Abuzz About Buzz

Wow, that didn’t take long, did it? In a matter of weeks, Google Buzz looks to be a serious player in the social media arena. But, first, let’s back-up a couple of paces.

With billions of ad dollars pouring into paid search, we figured we should know a little something about it. Wouldn’t hurt to know how efficiently — or inefficiently — programs like Adwords could acquire new customers for local businesses, relative to broadcast television. And what we learned was that local broadcast TV wins that battle hands-down for most local advertisers, just as it (TV) does in head-to-head competitions with other local media.

So, clearly threatened by the progress we had made in exposing their soft underbelly, Google immediately launched a fierce counterattack with Buzz. (Okay, maybe we’re taking a little too much credit here!)

Google Buzz LogoIf you haven’t heard (and you should have, by now), Buzz is Google’s new social media platform. It boasts some of the same features that made Facebook and Twitter wildly popular. Lots of people will be using this — very soon. And ad dollars will invariably follow eyeballs, regardless of the specific volume or cost of those eyeballs. Oh, we might want to add here that Google is notorious for monetizing a good idea. This makes Buzz a legitimate threat to local media, (another) one that will likely go wholly unnoticed for at least one day too many.

No, we haven’t cracked the code for Buzz … yet. There are, however, some things you should know:

  • Yes, advertisers are already “buying” it. Literally and figuratively.
  • Yes, local advertisers will jump on the bandwagon too. Lots of them.
  • Yes, Buzz is already “game-changingly huge”. By that, we mean “bigger than Twitter” in a few short weeks.
  • Yes, it will probably enjoy the same spoils that Adwords did, because many businesses will haphazardly assume it is “cheap-and-easy” (and just like Adwords … it won’t be).
  • Advertisers who pay for impressions on Buzz — instead of leveraging its built-in social (read: “free”) networking — will blindly underwrite the cost of this service for users, and the cost of their competitors’ leads.

Buzz got so big so fast because Google brilliantly bolted it on to Gmail. In other words, if you have a Gmail account, you now have a Buzz account. In case you were wondering, there are some 38 million Gmail accounts out there.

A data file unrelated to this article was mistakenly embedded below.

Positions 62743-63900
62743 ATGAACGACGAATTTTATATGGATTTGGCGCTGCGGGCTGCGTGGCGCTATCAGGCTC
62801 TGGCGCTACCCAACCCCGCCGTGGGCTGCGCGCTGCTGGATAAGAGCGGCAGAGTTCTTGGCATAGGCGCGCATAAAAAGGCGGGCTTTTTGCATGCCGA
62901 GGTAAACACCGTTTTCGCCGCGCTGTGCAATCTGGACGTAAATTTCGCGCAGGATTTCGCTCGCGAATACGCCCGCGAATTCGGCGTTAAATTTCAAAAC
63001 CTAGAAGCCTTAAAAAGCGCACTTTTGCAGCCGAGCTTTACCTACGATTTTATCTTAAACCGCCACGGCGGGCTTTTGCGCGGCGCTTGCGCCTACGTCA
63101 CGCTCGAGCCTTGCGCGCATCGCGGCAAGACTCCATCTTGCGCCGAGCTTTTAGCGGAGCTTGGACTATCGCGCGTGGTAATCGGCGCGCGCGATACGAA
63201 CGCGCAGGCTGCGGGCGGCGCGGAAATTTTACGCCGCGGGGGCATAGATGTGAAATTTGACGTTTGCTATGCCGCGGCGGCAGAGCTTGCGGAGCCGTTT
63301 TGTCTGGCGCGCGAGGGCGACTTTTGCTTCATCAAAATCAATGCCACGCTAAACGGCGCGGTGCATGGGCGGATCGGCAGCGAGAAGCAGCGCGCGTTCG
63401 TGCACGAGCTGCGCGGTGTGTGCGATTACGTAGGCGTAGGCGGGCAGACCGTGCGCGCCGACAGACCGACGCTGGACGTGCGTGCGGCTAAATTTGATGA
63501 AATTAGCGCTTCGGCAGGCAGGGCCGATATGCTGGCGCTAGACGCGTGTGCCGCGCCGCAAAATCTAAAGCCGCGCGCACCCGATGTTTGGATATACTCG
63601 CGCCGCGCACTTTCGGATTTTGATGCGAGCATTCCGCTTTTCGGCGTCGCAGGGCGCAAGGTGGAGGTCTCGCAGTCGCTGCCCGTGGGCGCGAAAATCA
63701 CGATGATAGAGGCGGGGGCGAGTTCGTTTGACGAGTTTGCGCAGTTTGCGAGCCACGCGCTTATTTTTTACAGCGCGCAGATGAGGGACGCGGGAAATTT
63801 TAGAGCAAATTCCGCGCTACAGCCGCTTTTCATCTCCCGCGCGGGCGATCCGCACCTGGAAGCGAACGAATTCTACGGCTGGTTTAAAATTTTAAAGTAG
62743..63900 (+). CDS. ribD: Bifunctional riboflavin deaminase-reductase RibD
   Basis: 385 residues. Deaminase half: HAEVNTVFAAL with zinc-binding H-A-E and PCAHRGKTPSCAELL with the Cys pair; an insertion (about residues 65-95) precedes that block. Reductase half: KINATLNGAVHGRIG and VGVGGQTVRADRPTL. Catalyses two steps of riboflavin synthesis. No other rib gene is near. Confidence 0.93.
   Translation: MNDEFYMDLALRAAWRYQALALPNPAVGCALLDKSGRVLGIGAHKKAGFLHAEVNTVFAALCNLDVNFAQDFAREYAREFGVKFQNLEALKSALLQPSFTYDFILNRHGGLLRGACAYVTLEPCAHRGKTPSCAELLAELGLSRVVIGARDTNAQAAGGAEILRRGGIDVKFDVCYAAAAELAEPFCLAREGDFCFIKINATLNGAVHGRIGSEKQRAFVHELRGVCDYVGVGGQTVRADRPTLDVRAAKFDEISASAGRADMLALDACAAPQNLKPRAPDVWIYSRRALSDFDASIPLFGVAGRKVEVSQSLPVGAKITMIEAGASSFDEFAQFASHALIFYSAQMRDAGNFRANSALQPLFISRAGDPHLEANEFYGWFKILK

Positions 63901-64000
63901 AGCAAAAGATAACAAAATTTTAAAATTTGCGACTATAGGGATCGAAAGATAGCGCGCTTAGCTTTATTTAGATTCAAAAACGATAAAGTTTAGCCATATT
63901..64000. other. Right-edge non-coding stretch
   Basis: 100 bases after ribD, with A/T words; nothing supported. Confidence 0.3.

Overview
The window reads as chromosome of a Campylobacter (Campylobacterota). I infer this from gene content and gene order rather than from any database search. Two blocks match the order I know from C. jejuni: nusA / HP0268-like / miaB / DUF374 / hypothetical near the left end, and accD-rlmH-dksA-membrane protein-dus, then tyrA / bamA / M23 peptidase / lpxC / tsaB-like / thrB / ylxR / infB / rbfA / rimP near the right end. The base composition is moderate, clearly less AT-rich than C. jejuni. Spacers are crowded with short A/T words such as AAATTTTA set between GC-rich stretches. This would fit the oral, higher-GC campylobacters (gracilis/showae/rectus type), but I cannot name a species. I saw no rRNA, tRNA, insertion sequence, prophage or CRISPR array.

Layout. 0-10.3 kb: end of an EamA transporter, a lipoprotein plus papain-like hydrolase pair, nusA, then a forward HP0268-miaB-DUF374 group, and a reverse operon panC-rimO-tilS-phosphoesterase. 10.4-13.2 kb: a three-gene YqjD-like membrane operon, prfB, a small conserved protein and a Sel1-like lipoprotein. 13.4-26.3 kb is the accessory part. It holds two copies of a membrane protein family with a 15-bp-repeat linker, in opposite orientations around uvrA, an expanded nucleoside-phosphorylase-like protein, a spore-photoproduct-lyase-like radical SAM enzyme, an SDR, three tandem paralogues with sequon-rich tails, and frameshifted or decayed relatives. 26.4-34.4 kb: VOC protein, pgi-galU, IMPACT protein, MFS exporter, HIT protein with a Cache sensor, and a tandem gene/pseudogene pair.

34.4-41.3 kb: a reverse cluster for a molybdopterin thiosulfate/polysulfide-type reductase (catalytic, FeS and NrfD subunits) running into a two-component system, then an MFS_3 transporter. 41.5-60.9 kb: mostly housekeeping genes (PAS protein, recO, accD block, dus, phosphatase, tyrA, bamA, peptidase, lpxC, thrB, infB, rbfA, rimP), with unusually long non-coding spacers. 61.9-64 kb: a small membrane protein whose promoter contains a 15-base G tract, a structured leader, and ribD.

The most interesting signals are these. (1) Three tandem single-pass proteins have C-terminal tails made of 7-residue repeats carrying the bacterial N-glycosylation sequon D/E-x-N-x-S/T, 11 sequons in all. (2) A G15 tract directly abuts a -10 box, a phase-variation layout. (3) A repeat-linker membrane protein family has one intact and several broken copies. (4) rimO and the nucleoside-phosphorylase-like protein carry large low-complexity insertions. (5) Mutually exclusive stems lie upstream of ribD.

Just as with search and social media, there will be positives and negatives with Buzz. In short, these will probably boil down to the following two postures:

  • It’s likely that local businesses can benefit from having a free Buzz account — so will their website traffic.
  • It’s likely that local businesses can and will overspend for leads by advertising on Buzz.

For now, your choice is to (a) get yourself a free Buzz account and learn more about your newest competitor or (b) drive with the headlights off. We chose “a”.

Those are ESA’s recommendations for now. We’ll have more, so stay tuned. More “buzz” to follow.

Dave Eckstein, ESA & Company | Real. Local. Results: 2012Dave Eckstein is a Partner in the firm ESA & Company. He specializes in highly profitable market share growth for local businesses and gets a kick out of demonstrating a declining cost of customer acquisition. He plays baseball, but isn't that Dave Eckstein.

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2 Comments

  1. Too many stations and station groups have forgotten how to just sell good television marketing. A good message, maximizing reach with the adequate frequency is hands down the way for a local business to go. We need to stop saying we’re dinosaurs and get back to being T-Rex. Eat the competition!

  2. Right on, Ed. It’s all about the math and the message.

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